6. So, I want this evening’s Mass really to be a celebration of Catholic teachers in which we thank God for our Catholic teachers, for their dedication, for their professionalism, and for their commitment to the faith formation of their pupils, and take this opportunity on behalf of the diocesan church, on behalf of the parish communities and on behalf of the families of the diocese to say a heartfelt and affectionate thanks to all our teachers and school staff.

7. In the first reading, the prophet sings the praises of the goodness of the Lord. My dear Catholic teachers, you are the gift of God’s goodness to your pupils, to the Church and to the wider community. St Paul says this evening that he thanks God for all the graces received through Jesus. He thanks God because the Church has been enriched especially in its teachers and preachers. You are our teachers, and I and the priests and parents and families of this diocesan church thank God for you. Without you, we would be much the poorer. With you, we can give our children and young people a sure foundation in faith and in virtue.

8. We can be rightly proud of the last 100 years and more of Catholic education in Scotland. It has been truly a remarkable achievement. But I have no doubt that there will be more challenges, possibly even more arduous, in the next 100 years. And I am sure that good and resourceful people will emerge from our communities and from the Catholic teaching profession, well after I have departed the scene, to devise ways and systems and programmes and protocols for confronting and overcoming these challenges. But we will always need a spiritual and supernatural core, based on grace, based on the Gospel, from which to engage with future challenges and to turn them into new opportunities for Catholic education.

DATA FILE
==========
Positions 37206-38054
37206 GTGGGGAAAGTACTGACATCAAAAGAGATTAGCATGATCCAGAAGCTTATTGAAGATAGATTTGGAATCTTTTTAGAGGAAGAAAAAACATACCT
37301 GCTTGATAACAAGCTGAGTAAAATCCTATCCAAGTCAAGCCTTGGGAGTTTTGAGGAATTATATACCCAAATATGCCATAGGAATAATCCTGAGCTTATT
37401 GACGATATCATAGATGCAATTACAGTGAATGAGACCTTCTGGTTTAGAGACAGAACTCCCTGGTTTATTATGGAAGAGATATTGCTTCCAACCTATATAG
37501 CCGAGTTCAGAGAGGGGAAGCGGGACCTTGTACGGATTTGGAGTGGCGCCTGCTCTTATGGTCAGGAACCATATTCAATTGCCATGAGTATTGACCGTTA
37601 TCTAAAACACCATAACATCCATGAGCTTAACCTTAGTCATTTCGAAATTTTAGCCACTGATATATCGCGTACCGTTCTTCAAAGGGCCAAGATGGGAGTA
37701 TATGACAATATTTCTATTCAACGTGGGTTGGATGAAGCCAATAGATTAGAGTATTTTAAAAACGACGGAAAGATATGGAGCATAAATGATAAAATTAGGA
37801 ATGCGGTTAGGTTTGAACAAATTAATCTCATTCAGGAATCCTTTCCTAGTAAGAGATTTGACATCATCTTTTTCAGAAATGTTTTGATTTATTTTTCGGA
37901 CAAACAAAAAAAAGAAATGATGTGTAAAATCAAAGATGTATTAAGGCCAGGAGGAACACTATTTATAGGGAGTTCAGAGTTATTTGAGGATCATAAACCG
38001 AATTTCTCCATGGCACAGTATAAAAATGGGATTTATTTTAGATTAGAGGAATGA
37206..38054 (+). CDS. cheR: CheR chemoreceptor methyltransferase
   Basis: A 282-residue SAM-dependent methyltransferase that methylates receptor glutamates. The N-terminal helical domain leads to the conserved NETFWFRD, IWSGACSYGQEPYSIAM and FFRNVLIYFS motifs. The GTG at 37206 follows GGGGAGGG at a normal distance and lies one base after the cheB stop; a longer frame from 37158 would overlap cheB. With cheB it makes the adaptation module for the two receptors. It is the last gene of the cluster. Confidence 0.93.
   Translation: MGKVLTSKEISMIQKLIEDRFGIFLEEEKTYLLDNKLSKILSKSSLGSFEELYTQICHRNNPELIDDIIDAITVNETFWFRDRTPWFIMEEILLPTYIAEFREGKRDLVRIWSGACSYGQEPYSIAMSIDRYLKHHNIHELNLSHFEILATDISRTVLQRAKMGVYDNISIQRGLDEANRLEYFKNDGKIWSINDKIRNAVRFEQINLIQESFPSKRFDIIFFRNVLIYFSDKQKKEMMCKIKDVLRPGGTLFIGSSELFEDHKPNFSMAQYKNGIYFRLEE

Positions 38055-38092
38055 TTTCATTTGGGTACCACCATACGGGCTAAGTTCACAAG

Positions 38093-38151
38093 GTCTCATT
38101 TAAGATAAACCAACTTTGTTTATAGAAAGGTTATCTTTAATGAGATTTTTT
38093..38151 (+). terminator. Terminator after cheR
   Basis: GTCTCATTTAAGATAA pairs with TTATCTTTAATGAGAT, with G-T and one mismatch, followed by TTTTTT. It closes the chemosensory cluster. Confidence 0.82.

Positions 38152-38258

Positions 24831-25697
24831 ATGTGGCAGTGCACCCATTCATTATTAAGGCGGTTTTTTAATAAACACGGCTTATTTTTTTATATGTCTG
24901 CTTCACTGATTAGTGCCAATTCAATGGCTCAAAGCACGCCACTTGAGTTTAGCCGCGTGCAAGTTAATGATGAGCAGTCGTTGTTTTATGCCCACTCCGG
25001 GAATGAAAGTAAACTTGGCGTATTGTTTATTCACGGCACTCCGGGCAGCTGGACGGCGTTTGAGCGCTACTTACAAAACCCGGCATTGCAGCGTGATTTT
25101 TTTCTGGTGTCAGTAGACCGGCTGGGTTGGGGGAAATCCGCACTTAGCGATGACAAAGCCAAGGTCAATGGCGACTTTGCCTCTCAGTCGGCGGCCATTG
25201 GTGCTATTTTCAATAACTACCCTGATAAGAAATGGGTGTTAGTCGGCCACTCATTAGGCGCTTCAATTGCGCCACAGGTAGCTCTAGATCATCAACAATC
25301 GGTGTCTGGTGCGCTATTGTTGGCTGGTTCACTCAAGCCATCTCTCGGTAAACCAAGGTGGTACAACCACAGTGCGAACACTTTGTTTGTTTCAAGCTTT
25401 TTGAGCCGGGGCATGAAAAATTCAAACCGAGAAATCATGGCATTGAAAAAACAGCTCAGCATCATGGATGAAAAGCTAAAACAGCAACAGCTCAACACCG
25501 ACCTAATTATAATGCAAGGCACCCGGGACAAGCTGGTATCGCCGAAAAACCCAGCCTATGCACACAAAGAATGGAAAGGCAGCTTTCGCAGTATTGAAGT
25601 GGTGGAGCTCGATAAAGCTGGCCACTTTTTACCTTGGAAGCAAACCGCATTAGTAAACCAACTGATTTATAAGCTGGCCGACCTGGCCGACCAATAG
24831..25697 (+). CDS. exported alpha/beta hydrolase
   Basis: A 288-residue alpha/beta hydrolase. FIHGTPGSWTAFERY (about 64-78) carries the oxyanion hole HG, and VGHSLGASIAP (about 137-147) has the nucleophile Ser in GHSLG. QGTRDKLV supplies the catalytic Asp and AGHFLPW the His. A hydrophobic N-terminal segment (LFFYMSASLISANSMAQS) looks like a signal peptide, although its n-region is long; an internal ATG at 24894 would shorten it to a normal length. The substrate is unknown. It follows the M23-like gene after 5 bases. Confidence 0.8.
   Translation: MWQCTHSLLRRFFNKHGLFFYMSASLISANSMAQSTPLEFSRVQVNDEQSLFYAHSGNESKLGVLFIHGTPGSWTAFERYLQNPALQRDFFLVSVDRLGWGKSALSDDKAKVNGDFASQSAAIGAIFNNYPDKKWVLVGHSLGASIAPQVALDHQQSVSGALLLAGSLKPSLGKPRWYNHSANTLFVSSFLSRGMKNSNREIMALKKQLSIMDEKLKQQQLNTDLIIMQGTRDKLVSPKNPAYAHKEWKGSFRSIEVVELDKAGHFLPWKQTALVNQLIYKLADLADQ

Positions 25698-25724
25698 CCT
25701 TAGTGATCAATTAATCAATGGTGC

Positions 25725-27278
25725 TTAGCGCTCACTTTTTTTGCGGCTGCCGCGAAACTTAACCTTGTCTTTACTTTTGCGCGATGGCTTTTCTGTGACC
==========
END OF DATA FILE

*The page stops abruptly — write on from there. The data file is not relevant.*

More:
9. And the words of Jesus in this evening’s Gospel can articulate that spiritual core for Catholic teachers and all teachers in Catholic schools. First of all, “You did not choose me, no I chose you and commissioned you to go out and bear fruit.” Your laudable profession is also a vocation from God and from the Church. The Lord chooses you. He sends you, not as servants but as friends. Teach and bear fruit. “Remain in my love”, he says; “Keep my commandments… one another as I have loved you.” We are all called to holiness, my dear friends, to respond to the Lord, to keep his commandments and to love one another. The greatest thing you can give the children and young people in your classroom and in your school is to let them see and understand that, as their teacher, you are responding to God’s call in your life and that it is a good thing for them to follow Jesus. To show them that this is what brings you enduring and lasting joy is a most precious gift.

10. When I was preparing this homily, the picture of the icon of Jesus the Teacher, created for this Centenary Year, was sitting by my laptop. In that icon, some of the history of the Catholic community and of Catholic education in Scotland is skilfully depicted. But front and centre is Jesus our Lord and our Teacher. And he is the source and centre and inspiration of Catholic education in the last 100 years. He needs to be at the centre of the lives of our schools for the next 100 years. He needs to be at the centre of our lives and the life of every Catholic teacher into the future. Remember his words: “I chose you. Keep my commandments. What I command you is to love one another.” My dear Catholic teachers: thank you and may God bless you always.

Last modified on Tuesday, 18 September 2018 12:29